Evan Bayh has now been a serious vice presidential contender for three consecutive elections. In 2000, he was one of Al Gore’s four finalists (Joe Lieberman, John Kerry and John Edwards were the others), in 2004 he was given a serious look by Kerry’s campaign, and this year he is – by most press accounts – on Barack Obama’s very short list.
Maybe three times will prove the charm, and maybe not. Certainly, this story – which raises all sorts of conflict of interest questions about the seven corporate boards on which Bayh’s wife serves – won’t help his chances.
If Obama doesn’t pick him, Bayh will probably just go through this whole process again in four years or eight years or whenever a Democratic presidential nominee next needs a running mate. Whether in 2012 or 2016, Bayh will probably still be in the Senate, still look relatively young, still be popular in Indiana, and still have a red-state-friendly style and ideology. It’s enough to almost guarantee him a spot on the short list (by then, he might be old enough to have some of that ever-elusive “gravitas,” too). And then he’ll probably be passed over again, because he’s too bland, too conventional and just not the right match for the presidential nominee.
In that sense, it may be that the 52-year-old Bayh, if he is passed over this time, is simply taking the torch from Sam Nunn and Bob Graham, two similarly logical VP prospects whose names have been floated every four years since the mid-1980s – up to and including this year (although Nunn’s has gotten much more play, and some even believe he’s a finalist, along with Bayh). But Nunn will turn 70 next month and Graham is 71: 2008 is the end of the line for their careers as running-mate short-listers.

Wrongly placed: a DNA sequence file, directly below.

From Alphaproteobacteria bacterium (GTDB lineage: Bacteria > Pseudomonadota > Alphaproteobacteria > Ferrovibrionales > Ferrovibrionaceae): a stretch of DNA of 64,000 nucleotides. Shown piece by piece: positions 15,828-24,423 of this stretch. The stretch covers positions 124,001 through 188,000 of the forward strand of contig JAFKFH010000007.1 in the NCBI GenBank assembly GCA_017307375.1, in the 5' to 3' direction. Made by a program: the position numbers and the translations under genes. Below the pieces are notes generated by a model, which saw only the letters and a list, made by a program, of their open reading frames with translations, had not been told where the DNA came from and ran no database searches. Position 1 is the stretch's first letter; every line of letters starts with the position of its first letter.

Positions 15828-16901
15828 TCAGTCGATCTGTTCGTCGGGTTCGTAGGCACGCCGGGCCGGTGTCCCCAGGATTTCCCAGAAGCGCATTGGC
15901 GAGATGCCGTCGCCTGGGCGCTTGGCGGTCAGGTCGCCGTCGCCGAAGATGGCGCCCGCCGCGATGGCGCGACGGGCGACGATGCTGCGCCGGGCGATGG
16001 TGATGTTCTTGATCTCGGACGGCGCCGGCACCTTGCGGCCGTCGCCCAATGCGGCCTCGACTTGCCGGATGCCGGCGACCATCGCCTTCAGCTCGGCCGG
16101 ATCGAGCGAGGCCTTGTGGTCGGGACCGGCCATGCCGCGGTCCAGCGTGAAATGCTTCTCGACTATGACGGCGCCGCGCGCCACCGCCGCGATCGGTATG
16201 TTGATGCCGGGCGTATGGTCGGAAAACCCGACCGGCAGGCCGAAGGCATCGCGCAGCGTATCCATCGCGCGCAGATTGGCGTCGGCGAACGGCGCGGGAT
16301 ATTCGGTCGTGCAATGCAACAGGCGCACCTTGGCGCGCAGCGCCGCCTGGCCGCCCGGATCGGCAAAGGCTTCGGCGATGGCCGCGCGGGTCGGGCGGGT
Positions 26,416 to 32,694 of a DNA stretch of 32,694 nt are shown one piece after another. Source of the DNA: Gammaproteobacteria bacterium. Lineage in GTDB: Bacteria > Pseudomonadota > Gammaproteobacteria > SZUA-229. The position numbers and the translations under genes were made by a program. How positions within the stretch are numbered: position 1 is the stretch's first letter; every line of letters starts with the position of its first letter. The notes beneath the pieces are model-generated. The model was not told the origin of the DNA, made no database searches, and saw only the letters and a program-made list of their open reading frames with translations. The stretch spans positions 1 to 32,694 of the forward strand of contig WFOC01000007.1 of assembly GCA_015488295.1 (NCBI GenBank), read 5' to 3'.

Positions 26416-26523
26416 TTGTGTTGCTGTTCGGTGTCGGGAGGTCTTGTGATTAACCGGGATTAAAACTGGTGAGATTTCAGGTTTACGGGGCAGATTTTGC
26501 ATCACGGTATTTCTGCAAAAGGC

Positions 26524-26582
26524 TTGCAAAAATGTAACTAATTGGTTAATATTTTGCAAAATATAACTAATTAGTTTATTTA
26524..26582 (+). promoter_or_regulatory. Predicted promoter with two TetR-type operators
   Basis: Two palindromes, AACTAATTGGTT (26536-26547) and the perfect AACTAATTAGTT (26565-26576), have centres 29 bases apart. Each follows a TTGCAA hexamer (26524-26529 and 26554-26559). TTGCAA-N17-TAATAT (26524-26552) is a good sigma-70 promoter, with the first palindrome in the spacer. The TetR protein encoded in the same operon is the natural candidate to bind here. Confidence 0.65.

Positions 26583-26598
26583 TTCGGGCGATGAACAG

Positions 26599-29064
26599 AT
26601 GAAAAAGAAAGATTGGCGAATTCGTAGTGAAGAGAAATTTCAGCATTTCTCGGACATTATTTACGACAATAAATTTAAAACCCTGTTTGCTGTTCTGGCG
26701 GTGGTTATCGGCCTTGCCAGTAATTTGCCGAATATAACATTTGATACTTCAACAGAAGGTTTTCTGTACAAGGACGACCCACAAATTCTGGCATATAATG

Bayh seems ideally suited to replace them. The promise of Nunn and Graham has always been that they’d make independents and conservative-leaning voters comfortable, put traditionally Republican states in play and lend the ticket an overall air of competence and foreign policy authority. The exact same case is made for Bayh.
Also, like Nunn and Graham, Bayh – despite his evident ambition – seems disinclined to pursue and secure the presidential nomination on his own. Nunn had golden openings in 1988 (when Southern Democrats created Super Tuesday specifically for a Nunn-like candidate) and in 1992 (when every big-name Democrat passed on the race). He declined both times. Graham could have run in both of those years too, or even in 1984. He too stayed out, although he did finally wage a brief and spectacularly futile bid for the 2004 nomination, one that felt at least 12 years too late from the start. Bayh, too, has passed on opportunities. He barely gave 2004 a look, and after taking steps to run in ’08, promptly retreated when he realized how formidable Obama and Hillary Clinton would be.
We may not have Sam Nunn and Bob Graham to throw into the VP mix in 2012 or 2016. But if he’s not picked this year, go ahead and pencil Bayh’s name in on the short list.